Guest post by Christoph Amthor
Writing a blog is not about piling up content. A messy blog is not easy to read, and neither is it fun to write.
We are lucky that out of the box, WordPress comes with everything you need to keep your posts organized – most notably categories and tags. Let’s focus now a while on WordPress tags. You do use them, right? If not, here is how to add tags to a post.
People who are new to WordPress need some time to understand the benefit of tags, and the difference between tags and categories. But once they got a grip on them, they often tend to overuse them.
While it is difficult to find rules that fit all blogs, there are some tips that can help you make the best of your tags and avoid later frustration.
#1. Don’t Overdo
There is no hard limit, but in most cases you don’t need more than five to ten tags per post. Remember that a high number of tags will also make your tag cloud more difficult to use. Most tag clouds simply cut off all tags beyond a set maximum amount.
When you tag a post, search first if you can use any of the existing tags before creating a new one. On the post edit screen you find that link “Choose from the most used tags” under the tag box. Or just start typing into the tag box and see what pops up.
There is a handy rule of thumb that helps you decide if you need a new tag: Create a new tag only if there is a chance that you will use the same tag again.
#2. Don’t be Overly Precise
When it comes to choose a good name for your tag, be only as precise as it makes sense. If you list the names of actors, using their full names certainly makes sense. But if you tag photos from your travels, don’t use a tag like “sunset over a beach in Italy”. Instead, boil it down to the most important aspect (“sunset” or “Italy”) or, if you really need every detail, split it into multiple tags: “sunset”, “beach” and “Italy.”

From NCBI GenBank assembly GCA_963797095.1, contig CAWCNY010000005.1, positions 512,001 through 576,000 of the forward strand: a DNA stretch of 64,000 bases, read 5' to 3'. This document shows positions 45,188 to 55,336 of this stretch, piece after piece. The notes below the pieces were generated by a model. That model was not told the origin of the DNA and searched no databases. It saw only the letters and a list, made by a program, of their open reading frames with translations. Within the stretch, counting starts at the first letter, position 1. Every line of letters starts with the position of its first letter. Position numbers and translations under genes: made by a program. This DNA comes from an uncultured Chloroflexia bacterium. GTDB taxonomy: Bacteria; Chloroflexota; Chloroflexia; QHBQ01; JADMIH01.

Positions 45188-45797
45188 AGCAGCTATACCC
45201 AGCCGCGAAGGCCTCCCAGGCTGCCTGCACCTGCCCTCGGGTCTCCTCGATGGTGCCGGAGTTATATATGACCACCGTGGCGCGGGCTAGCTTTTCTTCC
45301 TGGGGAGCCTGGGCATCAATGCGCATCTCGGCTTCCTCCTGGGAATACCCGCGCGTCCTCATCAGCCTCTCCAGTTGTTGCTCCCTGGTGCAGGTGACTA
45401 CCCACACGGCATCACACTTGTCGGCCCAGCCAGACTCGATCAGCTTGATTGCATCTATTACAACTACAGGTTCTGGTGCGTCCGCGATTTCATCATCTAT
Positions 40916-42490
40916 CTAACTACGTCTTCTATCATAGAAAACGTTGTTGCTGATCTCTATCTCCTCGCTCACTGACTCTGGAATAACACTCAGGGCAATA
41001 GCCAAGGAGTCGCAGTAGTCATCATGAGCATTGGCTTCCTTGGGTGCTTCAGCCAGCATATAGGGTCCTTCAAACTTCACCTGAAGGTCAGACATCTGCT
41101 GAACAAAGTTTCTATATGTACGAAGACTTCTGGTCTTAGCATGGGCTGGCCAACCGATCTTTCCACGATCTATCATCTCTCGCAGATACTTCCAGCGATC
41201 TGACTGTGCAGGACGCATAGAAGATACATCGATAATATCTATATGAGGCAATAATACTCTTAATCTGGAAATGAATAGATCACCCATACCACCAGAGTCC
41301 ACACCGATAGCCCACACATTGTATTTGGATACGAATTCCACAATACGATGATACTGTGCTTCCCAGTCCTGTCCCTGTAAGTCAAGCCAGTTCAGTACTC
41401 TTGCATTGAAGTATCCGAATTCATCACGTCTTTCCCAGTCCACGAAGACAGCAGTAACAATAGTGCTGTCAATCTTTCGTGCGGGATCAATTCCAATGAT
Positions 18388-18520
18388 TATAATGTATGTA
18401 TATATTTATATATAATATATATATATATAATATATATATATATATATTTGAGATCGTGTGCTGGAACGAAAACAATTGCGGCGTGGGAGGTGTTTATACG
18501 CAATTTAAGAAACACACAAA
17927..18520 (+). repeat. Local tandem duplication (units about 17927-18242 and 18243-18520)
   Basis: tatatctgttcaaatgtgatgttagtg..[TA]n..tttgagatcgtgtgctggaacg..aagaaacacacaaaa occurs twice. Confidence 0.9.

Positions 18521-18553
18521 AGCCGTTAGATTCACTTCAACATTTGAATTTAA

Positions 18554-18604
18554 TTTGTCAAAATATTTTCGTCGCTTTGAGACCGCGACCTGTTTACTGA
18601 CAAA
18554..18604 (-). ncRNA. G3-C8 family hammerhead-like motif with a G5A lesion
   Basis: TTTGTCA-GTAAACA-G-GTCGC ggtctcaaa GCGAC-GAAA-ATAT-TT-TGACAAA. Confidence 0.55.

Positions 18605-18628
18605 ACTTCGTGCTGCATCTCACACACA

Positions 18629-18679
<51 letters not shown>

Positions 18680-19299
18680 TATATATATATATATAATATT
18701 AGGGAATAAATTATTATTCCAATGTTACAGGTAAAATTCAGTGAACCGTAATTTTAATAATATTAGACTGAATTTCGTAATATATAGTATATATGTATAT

#3. Avoid Synonymous Tags
If there are different possible ways how to express the same thing, stick to one. Don’t use “plane” in some posts and “aircraft” in others.
There is no benefit for SEO (Search Engine Optimization) either to stuff your site with similar keywords. Google will automatically figure out the synonyms, and keyword stuffing is a negative signal for search ranking.
And remember that capitalization doesn’t matter. Stick to the official spelling in your language.
#4. Avoid Special Characters
Google and your visitors will have a hard time reading and interpreting your tags if you add smilies, Unicode icons or special characters like ᶘ ᵒᴥᵒᶅ. Also, remember that tags always link to a list of posts that use that particular tag. It is always better for SEO and usability to keep these links simple.
If you want to display a hashtag in front of each term, you should modify your theme or use a special tag cloud to achieve that. So whenever your visitors click on a tag, the link contains only the word – without the hashtag.
#5. No Duplicate Names
Avoid using the same name twice – even across different taxonomies (Taxonomies are types of tags such as product tags or image tags). WordPress can be tricked into duplicate names but you would likely run into problems later on.
The only place where it makes sense to use duplicate names are multilingual sites. The word “Internet” for example is simply the same for most of the world’s languages. But in that case your multilingual plugin takes care of it and makes sure that the same tag appears only once for each language version.
If you need to use the same tag in different contexts, there are better ways how to go about it. See the bonus tip at the bottom.
Bonus Tip: Organize Your Tags in Groups
Now you have become an ardent blogger and your tag cloud is growing every week. Looking at that seizable proof of your productivity gives you a good feeling. But you also keep wondering if it really makes sense to mix up tags of such different kinds. You may find there names of countries or activities next to tags that list up the ingredients of your favorite recipes. Some of them become ridiculously large, while others end up tiny and hardly visible.
I am describing the situation where I found myself when I decided to do something about it. The result is the free Tag Groups plugin that helps you organize and display tags in meaningful groups. After some years I added Tag Groups Premium with many more feature that make working with tags fun again.
About the Author
Christoph Amthor has been coding since the mid-80s. He is the co-founder of a NGO and an author of several blogs and websites. Originally from Germany, he has lived in the UK, Slovakia and the Czech Republic where he is now working as a freelancer.